Margaux Hemingway, the granddaughter of Ernest Hemingway, struggled with her fame after becoming the world’s first million-dollar supermodel in the 1970s.
Ernest Miller Hemingway was an American novelist, short-story writer, and journalist. His economical and understated style—which he termed the iceberg theory—had a strong influence on 20th-century fiction, while his adventurous lifestyle and public image brought him admiration from later generationswikipedia
Margaux Hemingway, the 42-year-old supermodel, died of a deliberate overdose on July 2, 1996. Her decades-long career had been tainted by a public battle with addiction in the final years of her life. But it was her beauty and brilliance that people remembered the most when she died.
Margaux Hemingway, Ernest Hemingway’s granddaughter, debuted on the fashion scene in 1975, when she was just 21 years old. She would sign the world’s first million-dollar modeling contract, star in her first feature films, and become a regular at Studio 54 in just a few years.
However, she was burdened by her fame. She has fought with depression, eating problems, and alcohol addiction since she was a youngster. Her mental health problems worsened as her popularity grew.
Margaux Hemingway became the fifth member of the Hemingway family to commit suicide, when she killed herself in her little Santa Monica studio apartment. Her famous grandfather also died by suicide exactly 35 years before the public learned of Margaux Hemingway’s death.
Margaux Hemingway had early modeling success.
Margot Louise Hemingway, the future supermodel, was born on February 16, 1954, in Portland, Oregon, to Byra Louise and Jack Hemingway, the grandson of famed author Ernest Hemingway.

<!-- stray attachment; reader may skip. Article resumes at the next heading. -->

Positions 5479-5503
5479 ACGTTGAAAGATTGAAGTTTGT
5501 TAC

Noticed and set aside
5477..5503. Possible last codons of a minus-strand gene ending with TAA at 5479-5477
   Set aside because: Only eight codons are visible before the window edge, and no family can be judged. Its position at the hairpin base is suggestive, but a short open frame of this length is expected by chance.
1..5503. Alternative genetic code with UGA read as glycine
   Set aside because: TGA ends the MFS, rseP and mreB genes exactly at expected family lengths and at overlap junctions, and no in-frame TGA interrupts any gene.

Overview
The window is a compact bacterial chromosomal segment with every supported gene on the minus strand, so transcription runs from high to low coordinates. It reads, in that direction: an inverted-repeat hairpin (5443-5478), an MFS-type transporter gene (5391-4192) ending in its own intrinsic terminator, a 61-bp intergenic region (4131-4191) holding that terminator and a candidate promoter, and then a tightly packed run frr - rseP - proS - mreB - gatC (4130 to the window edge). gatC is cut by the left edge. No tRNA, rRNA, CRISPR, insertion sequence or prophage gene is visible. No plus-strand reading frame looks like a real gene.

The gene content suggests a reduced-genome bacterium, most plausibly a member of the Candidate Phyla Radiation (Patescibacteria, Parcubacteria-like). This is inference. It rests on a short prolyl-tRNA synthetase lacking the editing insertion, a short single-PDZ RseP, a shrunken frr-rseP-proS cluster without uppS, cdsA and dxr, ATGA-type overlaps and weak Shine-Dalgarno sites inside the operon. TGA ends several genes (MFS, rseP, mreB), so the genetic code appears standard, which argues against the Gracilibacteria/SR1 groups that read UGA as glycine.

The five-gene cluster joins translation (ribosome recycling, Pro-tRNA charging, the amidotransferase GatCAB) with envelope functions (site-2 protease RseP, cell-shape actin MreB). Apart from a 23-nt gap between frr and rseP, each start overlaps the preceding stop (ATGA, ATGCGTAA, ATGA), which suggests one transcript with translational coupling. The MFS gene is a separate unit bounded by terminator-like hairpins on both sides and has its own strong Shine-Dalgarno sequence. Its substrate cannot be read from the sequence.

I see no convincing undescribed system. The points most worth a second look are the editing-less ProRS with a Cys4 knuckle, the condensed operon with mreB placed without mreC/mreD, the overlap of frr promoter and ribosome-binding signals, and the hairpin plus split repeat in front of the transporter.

Her family migrated from Oregon to Cuba when Hemingway was a child. After some time, they relocated to a number of different locations, including San Francisco and Idaho, as if to dwell in every location where her famous grandfather had previously resided.
However, she had a rough adolescence and struggled with a variety of physical issues, including depression, bulimia, and epilepsy. She used alcohol as a form of self-medication.
Margot adjusted the spelling of her first name to match her parents’ choice of the Chateau Margaux wine from France. According to The New York Times, the newly christened “Margaux Hemingway” decided to pursue a modeling career at the suggestion of her husband, New York film producer
Hemingway was exceptionally slim and stood six feet tall, making her the ideal figure for the early 1970s runway. She held a $1 million deal for Fabergé’s Babe perfume in the early years of her career, the first-ever contract of that magnitude signed by a model.
She was suddenly on the covers of every major publication, including Cosmopolitan, Elle, and Harper’s Bazaar. Time magazine dubbed her “New York’s Supermodel” on June 16, 1975. Vogue put her on the cover for the first time three months later.
Margaux Hemingway became an international superstar almost suddenly. And one with “the face of a generation,” comparable to Lisa Fonssagrives and Jean Shrimpton.
Her Life As ‘New York’s Supermodel’
Margaux Hemingway struggled with her celebrity despite her initial success. She previously equated celebrity to “being in the eye of a hurricane,” according to Vogue. And for a woman who had spent her childhood primarily in rural Idaho, the New York atmosphere was completely overpowering.
“I was an international cover girl all of a sudden. My Hemingway-ness was being savored by all “she stated “It sounded opulent, and it was. I was having a great time. But, when I first arrived on the scene, I was also quite ignorant. I truly believed that people liked me for who I was – for my wit and wonderful traits. I had not anticipated meeting so many professional leeches.”
She did, however, enjoy the parties and people who surrounded the art scene in the 1970s and 1980s. She quickly became a regular at Andy Warhol’s Studio 54, where she hung out with Bianca Jagger, Grace Jones, Halston, and Liza Minnelli.